There’s a new report surrounding a training exercise mishap in which firefighters ended up spraying jet fuel instead of water.
The State Patrol Fire Academy in North Bend is the place for firefighter training in Washington.
What we learn from the report is that the academy staff knew in October they had a problem with the aircraft mock up -- a prop that firefighters use to simulate a airplane crash.
Port of Seattle crews from Sea-Tac halted their training that day. They came back four days later with assurances that the problem was fixed. It wasn't, and here's what happened.
Jet fuel ended up in the prop's fire suppression system and in the firefighter's water hoses.
The training exercise exploded in a ball of fire and was quickly halted. Fortunately, there were only minor injuries to two Port of Seattle firefighters.
But this has turned into a costly accident. The State Patrol, which runs the academy, has spent $500,000 cleaning up fuel out of the soil. And the aircraft training prop is destroyed - another $100,000.
The investigation into this by a Kent battalion chief concludes no one at the academy had a full understanding of how to run the academy's out-dated oil-water separator. It's supposed to filter the jet fuel out of the firefighting water. The two employees who ran it for decades at the academy retired and it's not an easy thing to operate.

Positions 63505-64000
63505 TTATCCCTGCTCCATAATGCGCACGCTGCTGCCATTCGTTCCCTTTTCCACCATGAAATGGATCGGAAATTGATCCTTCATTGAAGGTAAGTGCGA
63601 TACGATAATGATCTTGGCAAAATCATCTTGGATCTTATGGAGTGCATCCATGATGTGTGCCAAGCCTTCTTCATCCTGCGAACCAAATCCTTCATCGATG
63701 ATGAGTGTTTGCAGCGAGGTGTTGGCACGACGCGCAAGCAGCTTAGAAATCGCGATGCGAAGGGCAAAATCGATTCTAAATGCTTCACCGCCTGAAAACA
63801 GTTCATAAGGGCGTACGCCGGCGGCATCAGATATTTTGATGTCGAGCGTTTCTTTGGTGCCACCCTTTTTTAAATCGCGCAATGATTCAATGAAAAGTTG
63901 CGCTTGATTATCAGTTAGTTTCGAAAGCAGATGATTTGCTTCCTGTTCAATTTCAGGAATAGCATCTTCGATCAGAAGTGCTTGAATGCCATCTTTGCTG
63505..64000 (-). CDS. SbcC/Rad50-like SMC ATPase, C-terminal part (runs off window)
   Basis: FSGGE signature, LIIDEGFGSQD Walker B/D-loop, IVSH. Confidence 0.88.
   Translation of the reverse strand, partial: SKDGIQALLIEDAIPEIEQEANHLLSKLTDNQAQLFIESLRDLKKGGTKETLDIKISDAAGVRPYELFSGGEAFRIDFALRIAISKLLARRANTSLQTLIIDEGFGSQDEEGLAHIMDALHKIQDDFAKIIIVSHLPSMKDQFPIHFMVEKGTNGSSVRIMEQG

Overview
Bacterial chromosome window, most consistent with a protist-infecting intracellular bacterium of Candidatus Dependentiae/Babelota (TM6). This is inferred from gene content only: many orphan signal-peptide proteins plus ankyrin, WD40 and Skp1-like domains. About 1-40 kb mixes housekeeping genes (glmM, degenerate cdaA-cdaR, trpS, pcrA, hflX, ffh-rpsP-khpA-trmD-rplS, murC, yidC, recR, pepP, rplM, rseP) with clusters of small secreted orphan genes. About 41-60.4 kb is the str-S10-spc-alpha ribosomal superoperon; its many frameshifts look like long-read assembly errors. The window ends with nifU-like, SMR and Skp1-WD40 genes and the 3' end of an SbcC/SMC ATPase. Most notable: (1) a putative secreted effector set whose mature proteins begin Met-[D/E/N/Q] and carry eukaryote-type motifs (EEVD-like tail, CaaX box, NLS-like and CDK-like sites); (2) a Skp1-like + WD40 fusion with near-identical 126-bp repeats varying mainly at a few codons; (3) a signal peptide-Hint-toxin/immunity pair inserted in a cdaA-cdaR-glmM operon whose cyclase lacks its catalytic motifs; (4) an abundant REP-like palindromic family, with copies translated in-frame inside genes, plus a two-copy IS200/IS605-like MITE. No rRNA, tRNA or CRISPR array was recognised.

The report says bad communication and a lack of understanding about this equipment led to this mishap.
The report says it was a combination of problems, not any one person's fault.
The Port of Seattle -- whose firefighters were closest to the inferno -- had no comment about the report Tuesday. They say they'll leave it up to the State Patrol to sort this out.